Craig Castaldo, nicknamed Radioman for the trademark boom box he wears around his neck, has lived an extraordinary life. As a homeless down-and-out battling with addiction on the mean streets of New York, he offered another bum a swig of his beer. The bum, however, turned out to be Bruce Willis on the set of The Bonfire of the Vanities. Since then, Radioman kicked his addictions and has gone on to become a permanent fixture on the New York film-set circuit.
With more than 100 small roles under his belt, he has ran from the wrath of Roland Emmerich’s Godzilla, been admitted to Shutter Island, made numerous appearances in The Bourne Trilogy, and landed an ongoing cameo on Tina Fey’s 30 Rock. Not only that, he has also become good friends with A-Listers such as Robin Williams, Whoopi Goldberg, Tilda Swinton and George Clooney.
Now he is the star of Mary Kerr’s first documentary, for which the fledgling director followed Radioman around as he hopped from film-set to film-set. Don’t Panic sits down with the dynamic duo ahead of the film’s star-studded UK premiere and Q&A tomorrow, which is open to the public and whose proceeds will go to the homelessness and housing charity, Shelter.
Radio, the documentary has been described as a kind of “love-letter” to movie-making. What does the industry mean to you personally? What draws you to it?
Radioman: My mother used to let me watch old films. I was a youngster then, and would sit there at night and watch old black and white movies. I think that’s what turned me on to it. And all the inner workings of the movie industry turn me on! You get so much more out of a film when you watch it being put together. It’s so intricate!
Mary, how did you first get into documentary film-making?
Mary Kerr: I’d worked at casting and at Miramax in production before, and then I went to film school. I just thought it’d be great to pick up a camera and make a film. Then I heard about Radioman and I thought it was such a great story! I actually asked a lot of people I know who made documentaries if they would like to do it. But then eventually Paul [Fischer, the film's producer and Kerr's collaborator] and I thought “Why don’t we just do it?” So we did!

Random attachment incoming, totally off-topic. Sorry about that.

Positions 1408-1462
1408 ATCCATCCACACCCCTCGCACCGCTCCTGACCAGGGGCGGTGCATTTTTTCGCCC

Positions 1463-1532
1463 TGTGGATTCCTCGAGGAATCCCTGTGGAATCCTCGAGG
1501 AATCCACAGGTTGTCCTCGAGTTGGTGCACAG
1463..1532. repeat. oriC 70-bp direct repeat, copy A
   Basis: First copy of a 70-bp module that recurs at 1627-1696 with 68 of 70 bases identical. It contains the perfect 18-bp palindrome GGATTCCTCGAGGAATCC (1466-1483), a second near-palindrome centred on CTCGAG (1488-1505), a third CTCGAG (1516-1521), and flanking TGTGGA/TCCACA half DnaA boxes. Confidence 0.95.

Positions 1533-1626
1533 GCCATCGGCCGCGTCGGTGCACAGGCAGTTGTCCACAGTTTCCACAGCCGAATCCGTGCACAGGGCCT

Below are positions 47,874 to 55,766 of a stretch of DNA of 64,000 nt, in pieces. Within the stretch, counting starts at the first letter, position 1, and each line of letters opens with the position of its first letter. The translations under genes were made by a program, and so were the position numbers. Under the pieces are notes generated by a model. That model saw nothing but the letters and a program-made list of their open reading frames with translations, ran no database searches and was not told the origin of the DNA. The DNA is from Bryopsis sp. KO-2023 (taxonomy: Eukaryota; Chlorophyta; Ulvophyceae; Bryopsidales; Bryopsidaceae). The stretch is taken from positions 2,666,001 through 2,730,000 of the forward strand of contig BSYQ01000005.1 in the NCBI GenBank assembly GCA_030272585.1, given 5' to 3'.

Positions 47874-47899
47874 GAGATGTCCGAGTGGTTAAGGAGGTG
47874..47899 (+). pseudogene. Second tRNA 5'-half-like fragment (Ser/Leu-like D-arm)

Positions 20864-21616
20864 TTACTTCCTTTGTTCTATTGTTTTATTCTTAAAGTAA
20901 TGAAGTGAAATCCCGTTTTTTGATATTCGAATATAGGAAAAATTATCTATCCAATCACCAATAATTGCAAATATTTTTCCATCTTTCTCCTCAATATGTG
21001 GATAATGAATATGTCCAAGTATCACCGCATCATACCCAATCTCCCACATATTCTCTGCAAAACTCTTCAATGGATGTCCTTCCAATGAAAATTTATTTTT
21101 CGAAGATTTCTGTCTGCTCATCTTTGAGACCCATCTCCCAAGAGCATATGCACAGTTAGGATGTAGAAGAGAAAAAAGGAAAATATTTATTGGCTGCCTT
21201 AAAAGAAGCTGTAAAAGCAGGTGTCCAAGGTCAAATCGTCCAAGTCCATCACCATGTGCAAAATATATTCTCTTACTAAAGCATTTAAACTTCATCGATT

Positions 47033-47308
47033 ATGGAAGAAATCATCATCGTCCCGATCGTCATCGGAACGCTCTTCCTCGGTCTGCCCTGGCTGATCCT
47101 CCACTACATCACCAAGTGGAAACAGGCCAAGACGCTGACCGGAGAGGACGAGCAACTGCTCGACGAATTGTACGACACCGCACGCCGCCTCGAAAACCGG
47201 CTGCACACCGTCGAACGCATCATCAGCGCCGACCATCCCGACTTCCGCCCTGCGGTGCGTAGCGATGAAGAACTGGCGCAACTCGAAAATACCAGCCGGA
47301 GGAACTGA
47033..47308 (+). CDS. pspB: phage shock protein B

How did you first approach Radioman then?
M: Paul met him on the set of What Just Happened.
R: It was somewhere out in Connecticut. I just went out there on my bike [from New York] and everybody asked “Did you cycle all that way Radio?” I didn’t even know who Pete… I mean Paul… was! Was he one of the PAs that put me on the bus?
M: Yeah! We saw you talking to Spielberg. Paul meekly approached you, because you can be quite an interesting character to approach! If I catch you on a bad day, you can be pretty grumpy!
R: Yeah, I can be! I can be like: “Who the hell are you? Get the fuck away from me!” But Mary is such a pretty little thing (laughs).
So you didn’t need much convincing to get on board with the project then, Radio?
R: With how they explained it I just thought “Ok, let’s do it!” So we did, and we would run around… they would run around…
M: After you! Sometimes you’d cycle off, laughing. We were in Washington, and I wanted a shot of him cycling past the White House. The idea was that Radioman goes everywhere. And you saw I was there trying to get the shot, and you cycled off laughing! I had to chase you screaming “Stop that man!”
You went to Los Angeles to try and get in to the Oscars. You didn’t have much luck, so you watched them back at your hotel room. Why were you a little displeased when Sean Penn won his Oscar for Milk?
R: That mousey fuck! No, sorry, he’s just not nice to his fans and doesn’t sign autographs anymore. He sits there with his cigarette like “No, not doing that today. Not doing that anymore”. He’s a very good actor, but not a friendly guy.
You seem to have met everyone worth knowing in the industry. Is there anybody you would like to meet but haven’t?
R: Most of the ones I really wanted to meet are dead! But I’ve always wanted to meet Christopher Lee, he’s awesome. I grew up watching him, and for me he is the quintessential Dracula. Bela Lugosi just didn’t do it for me. Lee scared the shit out of everybody, with those fangs and the bloody eyes. I mean, he really was Dracula. So, yeah, I’m dying to meet him. I don’t even care if he’s cold to me!
You’ve been in at least 100 films. What was your favourite role to date?
R: Shutter Island! I really thought that role was me, the way I should have been projected, instead of just ‘Radioman’. I thought it was a challenging role, and Scorsese captured me perfectly.
As a pair, you seem to both get on very well. How would you both define the overall experience of shooting? Was it an easy time?
R: No it wasn’t! As Bette Davis would say: “Get ready for a bumpy ride!” Some days I just wouldn’t want to be bothered or annoyed. I’d hang up the phone on Mary, but then I’d feel bad and call her back. She wanted to rerecord the sound or something. Oh, I’ve got to let one go, but don’t worry – I’ll hold it in!
M: Get the Febreeze ready! (both laugh)
What’s next for you both?
M: There are lots of other projects in the pipe-line, but not documentaries. I’ll be producing on a script Paul wrote about the Oliviers, I want to make a cartoon about mice in New York City, and I’d love to one day do a musical!
R: You’ll next see me in The Secret Life of Walter Mitty, with Ben Stiller and Kristen Wiig.
And lastly, a message from the man himself recorded especially for Don’t Panic readers.